Our DMS Software Reengineering Toolkit with its C++14 front end can be used to do this.
DMS is a general purpose program analysis and transformation tool based on compiler technology. It parses source code based on the front end it is using, to compiler data structures such as ASTs stampled with source location information, symbol tables and control flow graphs. It provides a variety of libraries and DSLs for specifying actions over those compiler data structures, including walking ASTs, pattern matching over ASTs using surface syntax patterns, modifying the ASTs, and finally prettyprinting any modified code back to compilable source form with comments.
To handle OP's task, one would configure DMS to "just" parse the source code (you can skip name resolution and flow analysis for this task) to build ASTs for the files of interest. Then using the line numbers, one could walk the AST looking for nodes that match the line numbers, pick out the function subtree corresponding to the node, and prettyprint just those subtrees to see the entire function definition, or prettyprint just the function signature. Voila.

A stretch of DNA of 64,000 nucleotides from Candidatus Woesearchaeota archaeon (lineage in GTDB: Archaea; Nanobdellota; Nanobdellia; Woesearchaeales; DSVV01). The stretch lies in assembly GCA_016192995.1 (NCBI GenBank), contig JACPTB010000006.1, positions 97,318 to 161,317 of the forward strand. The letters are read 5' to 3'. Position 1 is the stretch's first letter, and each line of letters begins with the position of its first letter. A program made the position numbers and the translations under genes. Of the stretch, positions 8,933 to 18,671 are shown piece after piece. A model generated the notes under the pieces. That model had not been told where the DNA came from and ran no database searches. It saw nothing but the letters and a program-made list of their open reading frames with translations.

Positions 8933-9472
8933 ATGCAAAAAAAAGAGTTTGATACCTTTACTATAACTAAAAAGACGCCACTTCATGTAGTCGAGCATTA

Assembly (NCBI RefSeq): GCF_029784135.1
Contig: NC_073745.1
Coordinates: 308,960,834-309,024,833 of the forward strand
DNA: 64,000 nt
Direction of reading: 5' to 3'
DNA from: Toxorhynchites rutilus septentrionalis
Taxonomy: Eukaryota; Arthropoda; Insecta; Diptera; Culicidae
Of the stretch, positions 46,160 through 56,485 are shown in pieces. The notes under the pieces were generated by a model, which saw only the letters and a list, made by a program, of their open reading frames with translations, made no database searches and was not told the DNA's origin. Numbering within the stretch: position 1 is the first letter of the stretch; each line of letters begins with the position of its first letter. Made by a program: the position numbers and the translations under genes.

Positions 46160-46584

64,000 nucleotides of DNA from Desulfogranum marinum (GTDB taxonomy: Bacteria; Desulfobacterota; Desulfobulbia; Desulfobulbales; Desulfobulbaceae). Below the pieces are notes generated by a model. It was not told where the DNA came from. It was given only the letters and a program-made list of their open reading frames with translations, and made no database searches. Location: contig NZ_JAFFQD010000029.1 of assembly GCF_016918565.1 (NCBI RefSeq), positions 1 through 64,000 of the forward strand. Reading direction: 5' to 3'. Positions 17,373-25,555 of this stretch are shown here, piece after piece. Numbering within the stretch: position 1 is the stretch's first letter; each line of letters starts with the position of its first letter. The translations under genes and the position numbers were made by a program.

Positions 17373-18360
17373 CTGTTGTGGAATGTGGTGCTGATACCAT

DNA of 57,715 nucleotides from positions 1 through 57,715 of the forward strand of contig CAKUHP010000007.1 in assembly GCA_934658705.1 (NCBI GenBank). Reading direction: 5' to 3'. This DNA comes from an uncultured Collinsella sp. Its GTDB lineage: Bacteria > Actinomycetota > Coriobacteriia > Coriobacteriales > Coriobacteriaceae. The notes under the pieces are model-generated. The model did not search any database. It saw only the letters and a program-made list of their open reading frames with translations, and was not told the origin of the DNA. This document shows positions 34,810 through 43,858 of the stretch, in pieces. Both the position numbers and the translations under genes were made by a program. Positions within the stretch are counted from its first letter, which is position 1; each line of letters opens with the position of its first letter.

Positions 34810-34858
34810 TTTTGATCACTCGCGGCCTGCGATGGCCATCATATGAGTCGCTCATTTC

An alternative approach would parse the files and then do name resolution. Traversing the symbol table is easy and provides access to the function signature, and location by virtue of references to the function's AST.
In either case, rather than just printing function names/signatures/bodies, one could use DMS to implement the static analyses of choice.
DMS has been in use analyzing and transforming large C++ code bases for over a decade.
I'm the author, so don't consider this as a recommendation. I'm documenting its existence as a solution.